Happy Yom Sylvester!

To most of us, January 1 is a day set aside for relaxation and celebration. In our culture, we celebrate New Year’s Eve and New Year’s Day, and Jews are no exception. True, some especially religious Jews shy away from celebrating the beginning of a new Gregorian year, perhaps seeing it as inappropriately rivaling the spiritual celebration of the Jewish New Year on Rosh Hashana. But since we keep time according to both the Jewish calendar and the Gregorian calendar, there is nothing inappropriate about marking the beginning of a new secular year, greeting each other with wishes of “Happy New Year” and even making resolutions that we hope to keep in the next twelve secular months. Our welcoming of 2016 in no way overshadows or competes with our celebration of a new Jewish year.

Israelis also celebrate the beginning of a new secular year, though the day isn’t a national holiday and most celebrations are more subdued than those we experience here in America and elsewhere in the world. And in Israel, New Year’s Eve is called by a different name—it’s known as Yom Sylvester. The reason is both intriguing and a bit amusing.

In 46 BCE Julius Caesar decreed that the first day of the year should be January 1 rather than in March. In the centuries that followed, many European countries named New Year’s Eve after Pope Sylvester I, who was Pope from 314-335 CE and who died on December 31 (it was common to hold a feast in his memory on that date). Jews were, of course, aware of the designation of the occasion in memory of Pope Sylvester. In the early years of the modern State of Israel, secularists who wanted to celebrate the beginning of the Gregorian year called New Year’s Eve “Yom Sylvester” because it seemed highly inappropriate to call it “Rosh Hashana.” The name has stuck to this day.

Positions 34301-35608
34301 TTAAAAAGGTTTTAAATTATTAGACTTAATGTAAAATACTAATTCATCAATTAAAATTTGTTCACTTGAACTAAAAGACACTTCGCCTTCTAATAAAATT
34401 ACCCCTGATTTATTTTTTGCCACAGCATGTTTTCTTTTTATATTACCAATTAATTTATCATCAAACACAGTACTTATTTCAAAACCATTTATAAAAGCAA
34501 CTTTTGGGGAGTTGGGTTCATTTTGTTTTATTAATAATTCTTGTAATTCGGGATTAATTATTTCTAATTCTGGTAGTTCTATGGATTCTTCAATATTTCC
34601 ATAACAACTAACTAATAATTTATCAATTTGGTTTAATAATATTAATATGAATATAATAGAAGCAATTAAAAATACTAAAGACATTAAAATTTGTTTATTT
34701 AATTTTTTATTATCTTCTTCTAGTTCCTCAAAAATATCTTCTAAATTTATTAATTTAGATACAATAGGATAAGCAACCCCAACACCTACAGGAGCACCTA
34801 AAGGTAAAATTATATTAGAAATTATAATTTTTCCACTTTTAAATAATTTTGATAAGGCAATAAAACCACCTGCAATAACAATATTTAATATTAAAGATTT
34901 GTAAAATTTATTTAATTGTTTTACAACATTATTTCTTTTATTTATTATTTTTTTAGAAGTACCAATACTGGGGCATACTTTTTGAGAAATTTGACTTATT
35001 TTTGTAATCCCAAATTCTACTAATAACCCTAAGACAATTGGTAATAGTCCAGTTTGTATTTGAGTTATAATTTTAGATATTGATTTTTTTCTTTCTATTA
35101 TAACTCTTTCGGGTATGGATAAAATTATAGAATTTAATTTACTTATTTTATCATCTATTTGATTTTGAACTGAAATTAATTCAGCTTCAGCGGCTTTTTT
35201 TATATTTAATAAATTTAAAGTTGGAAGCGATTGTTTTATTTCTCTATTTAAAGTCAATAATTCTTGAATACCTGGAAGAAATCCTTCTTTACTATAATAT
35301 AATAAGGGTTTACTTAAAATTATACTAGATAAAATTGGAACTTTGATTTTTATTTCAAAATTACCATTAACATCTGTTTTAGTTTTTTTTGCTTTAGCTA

But there is also something ironic about calling New Year’s Eve “Yom Sylvester.” It turns out that Pope Sylvester was a particularly anti-Semitic Pope. Among other decrees, he convinced Constantine to prohibit Jews from living in Jerusalem. Pope Sylvester is long gone, but the Jews are still here and are living in the Land of Israel with Jerusalem as its capital. So perhaps the name “Yom Sylvester” is used with a slight touch of irony and humor.

Whatever its history and whatever we call it, I wish you a Happy New Year. And while I won’t say “Shana Tova,” I certainly express the hope that the new secular year that is about to begin brings you much to celebrate and many reasons for you to be happy and fulfilled.

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